A military plane has crashed in a soybean field in Leflore County, killing at least 16 and leaving a debris field five miles in radius, officials said.

Mississippi Emergency Management Agency Director Lee Smithson said the plane crashed on the Sunflower-Leflore county line.

Leflore County EMA Director Frank Randle confirmed that 16 are dead in the crash.

"Most of them are gonna be Marines," Sheriff Ricky Banks said. He could not confirm whether there were any civilians on the plane.

A late-night briefing by Randle just before 11 p.m. Monday did not reveal any new details except to say people who are not responders should avoid the area because there is still flammable fuel on the scene.

A USMC KC-130 mishap occurred the evening of July 10. Further information will be released as available. pic.twitter.com/QEFhooJZmC

— U.S. Marines (@USMC) July 11, 2017

The U.S. Marine Corps Twitter account posted that "A USMC KC-130 mishap occurred the evening of July 10. Further information will be released as available."

Capt. Sarah Burns echoed that Twitter language in a statement, saying a Marine KC-130 "experienced a mishap" Monday evening.

Marine Corps spokeswoman Lt. Kristine Rascicot confirmed that the crash was, in fact, a USMC KC-130, but said she's not able to release any more details.

So far there is no word on where the plane was coming from or where it was going.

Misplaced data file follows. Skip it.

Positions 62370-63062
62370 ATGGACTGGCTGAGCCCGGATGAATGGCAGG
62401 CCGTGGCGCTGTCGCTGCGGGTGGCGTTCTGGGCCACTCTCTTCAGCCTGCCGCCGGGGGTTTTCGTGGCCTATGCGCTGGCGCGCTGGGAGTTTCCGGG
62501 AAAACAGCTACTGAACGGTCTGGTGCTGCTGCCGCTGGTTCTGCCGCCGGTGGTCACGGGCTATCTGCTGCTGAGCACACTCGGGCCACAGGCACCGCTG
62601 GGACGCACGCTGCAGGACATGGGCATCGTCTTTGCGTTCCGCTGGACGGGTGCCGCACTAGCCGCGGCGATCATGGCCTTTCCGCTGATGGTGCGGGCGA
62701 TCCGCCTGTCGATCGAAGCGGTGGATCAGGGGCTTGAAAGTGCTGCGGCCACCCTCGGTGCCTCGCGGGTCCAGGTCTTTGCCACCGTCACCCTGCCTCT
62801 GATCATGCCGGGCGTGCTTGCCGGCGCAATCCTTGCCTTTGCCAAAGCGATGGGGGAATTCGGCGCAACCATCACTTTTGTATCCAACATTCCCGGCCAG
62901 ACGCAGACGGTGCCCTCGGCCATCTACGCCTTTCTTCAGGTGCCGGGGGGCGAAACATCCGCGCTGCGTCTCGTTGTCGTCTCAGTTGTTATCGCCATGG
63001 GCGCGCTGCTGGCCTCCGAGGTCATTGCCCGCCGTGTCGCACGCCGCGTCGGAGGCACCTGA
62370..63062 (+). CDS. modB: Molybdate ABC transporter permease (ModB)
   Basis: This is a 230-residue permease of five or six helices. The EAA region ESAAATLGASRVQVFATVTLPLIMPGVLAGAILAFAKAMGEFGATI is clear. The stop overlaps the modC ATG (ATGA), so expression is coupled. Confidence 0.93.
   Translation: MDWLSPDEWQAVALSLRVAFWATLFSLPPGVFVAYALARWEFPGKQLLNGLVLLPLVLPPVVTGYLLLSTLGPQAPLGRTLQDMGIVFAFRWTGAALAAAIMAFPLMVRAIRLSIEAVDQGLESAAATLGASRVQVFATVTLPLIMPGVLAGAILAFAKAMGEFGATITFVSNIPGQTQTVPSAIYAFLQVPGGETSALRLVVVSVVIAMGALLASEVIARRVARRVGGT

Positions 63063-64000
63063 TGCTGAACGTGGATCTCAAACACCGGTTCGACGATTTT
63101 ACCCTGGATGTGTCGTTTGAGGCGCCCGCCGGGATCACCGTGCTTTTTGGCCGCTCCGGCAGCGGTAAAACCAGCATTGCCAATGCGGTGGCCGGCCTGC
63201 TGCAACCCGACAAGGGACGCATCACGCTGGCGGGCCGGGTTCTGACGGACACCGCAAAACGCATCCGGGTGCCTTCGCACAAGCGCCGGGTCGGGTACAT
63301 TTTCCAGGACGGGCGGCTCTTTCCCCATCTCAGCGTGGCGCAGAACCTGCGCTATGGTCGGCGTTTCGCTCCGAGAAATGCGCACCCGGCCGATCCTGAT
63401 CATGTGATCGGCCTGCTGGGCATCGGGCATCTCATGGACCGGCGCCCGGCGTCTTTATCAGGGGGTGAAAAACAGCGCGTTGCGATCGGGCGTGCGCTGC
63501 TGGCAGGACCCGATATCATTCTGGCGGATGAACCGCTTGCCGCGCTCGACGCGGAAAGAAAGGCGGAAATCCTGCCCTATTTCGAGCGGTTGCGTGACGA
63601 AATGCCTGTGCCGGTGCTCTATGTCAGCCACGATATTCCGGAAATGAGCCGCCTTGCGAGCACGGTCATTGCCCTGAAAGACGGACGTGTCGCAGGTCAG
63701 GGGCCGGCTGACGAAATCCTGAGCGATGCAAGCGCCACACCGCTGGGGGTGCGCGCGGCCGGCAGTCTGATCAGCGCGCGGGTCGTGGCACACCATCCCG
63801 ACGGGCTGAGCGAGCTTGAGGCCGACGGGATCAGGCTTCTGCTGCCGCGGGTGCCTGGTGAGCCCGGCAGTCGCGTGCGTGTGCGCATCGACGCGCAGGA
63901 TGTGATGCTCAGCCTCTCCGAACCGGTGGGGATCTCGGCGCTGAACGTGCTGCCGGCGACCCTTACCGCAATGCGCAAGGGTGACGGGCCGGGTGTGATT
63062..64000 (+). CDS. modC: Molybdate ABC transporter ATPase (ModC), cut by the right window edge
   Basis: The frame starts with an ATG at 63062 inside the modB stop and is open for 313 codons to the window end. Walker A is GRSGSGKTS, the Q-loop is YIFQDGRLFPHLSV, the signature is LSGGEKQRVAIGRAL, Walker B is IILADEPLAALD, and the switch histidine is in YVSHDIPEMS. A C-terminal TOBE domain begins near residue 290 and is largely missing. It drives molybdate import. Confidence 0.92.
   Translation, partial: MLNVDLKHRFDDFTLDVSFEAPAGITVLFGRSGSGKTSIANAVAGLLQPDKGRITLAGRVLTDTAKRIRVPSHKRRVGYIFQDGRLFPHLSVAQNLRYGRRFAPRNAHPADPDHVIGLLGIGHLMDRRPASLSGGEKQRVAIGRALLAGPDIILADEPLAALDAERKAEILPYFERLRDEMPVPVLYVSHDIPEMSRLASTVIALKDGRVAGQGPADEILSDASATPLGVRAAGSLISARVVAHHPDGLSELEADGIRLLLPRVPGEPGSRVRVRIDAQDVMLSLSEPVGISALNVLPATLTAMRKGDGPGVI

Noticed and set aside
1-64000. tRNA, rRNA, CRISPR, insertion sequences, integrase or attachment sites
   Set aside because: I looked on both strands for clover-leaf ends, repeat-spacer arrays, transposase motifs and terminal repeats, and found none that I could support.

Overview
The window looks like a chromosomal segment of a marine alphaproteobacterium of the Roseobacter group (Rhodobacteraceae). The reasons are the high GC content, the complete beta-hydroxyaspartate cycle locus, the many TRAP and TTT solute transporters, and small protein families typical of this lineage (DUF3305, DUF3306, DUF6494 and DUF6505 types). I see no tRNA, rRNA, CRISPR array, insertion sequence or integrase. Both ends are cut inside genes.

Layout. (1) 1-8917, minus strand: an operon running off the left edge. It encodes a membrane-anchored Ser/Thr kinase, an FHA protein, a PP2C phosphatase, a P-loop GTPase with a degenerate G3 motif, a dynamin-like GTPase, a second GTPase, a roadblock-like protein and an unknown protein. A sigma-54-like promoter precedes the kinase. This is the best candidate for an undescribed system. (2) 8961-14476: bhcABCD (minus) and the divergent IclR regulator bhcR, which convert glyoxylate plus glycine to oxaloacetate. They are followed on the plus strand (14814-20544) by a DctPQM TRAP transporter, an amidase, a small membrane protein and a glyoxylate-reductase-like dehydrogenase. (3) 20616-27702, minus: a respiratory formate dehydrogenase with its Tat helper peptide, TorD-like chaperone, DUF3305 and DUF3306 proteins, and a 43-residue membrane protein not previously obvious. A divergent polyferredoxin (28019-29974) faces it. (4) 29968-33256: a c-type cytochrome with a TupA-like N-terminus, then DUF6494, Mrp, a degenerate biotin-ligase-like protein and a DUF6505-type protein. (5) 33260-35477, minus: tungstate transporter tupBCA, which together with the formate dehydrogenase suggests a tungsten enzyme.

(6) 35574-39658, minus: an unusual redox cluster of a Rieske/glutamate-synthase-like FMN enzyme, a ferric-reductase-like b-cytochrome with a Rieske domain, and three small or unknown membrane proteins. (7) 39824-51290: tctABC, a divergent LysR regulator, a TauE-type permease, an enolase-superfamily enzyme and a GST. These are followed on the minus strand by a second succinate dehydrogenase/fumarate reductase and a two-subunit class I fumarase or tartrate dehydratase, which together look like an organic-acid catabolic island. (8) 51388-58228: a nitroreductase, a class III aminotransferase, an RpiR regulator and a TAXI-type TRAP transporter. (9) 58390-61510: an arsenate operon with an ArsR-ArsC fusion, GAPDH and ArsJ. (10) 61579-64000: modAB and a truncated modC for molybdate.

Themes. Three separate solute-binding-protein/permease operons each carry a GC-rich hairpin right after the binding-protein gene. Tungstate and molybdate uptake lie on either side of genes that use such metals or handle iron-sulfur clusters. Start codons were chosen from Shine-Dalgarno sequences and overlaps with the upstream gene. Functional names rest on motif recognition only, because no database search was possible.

Leflore County Deputy Coroner Will Gnemi has confirmed the coroner's office is on the scene. He said they are still looking for victims, so he doesn't know how many there will be by the end of the day. He said the crash site is a very rural area, and that they are searching in a field with tall vegetation.

The Clarion-Ledger has confirmed that the FBI is assisting on the scene as well.

Greenwood Fire Chief Marcus Banks told the Greenwood Commonwealth's Tim Kalich that the debris field is about five miles in radius.

"Please join Deborah and me in praying for those hurting after this tragedy," Gov. Phil Bryant said in a statement on Facebook. "Our men and women in uniform risk themselves every day to secure our freedom."

Marcus Banks told the Commonwealth that the call came in around 4 p.m. An aircraft crash truck was taken to the scene, and 4,000 gallons of foam were used in an effort to put out the fire, he said.

Firefighters were driven away by several "high-intensity explosions," he told the Commonwealth, adding that they thought it was possibly some ammunition igniting.

The Commonwealth reports that the flight was last reported to air traffic controllers at an elevation of about 20,000 feet.

National Transportation Safety Board spokesman Peter Knudson said the NTSB is not involved in the investigation at this time since it's a military aircraft.

The KC-130 is a four-engine propeller-driven aircraft that is a variant of the Cold War-era C-130 Hercules, according to a Washington Post article. It an extended-range tanker version of the C-130 Hercules that has been modified for aerial refueling in midair or equipment on the ground. It can also haul troops and equipment and in some cases carry an array of weapons.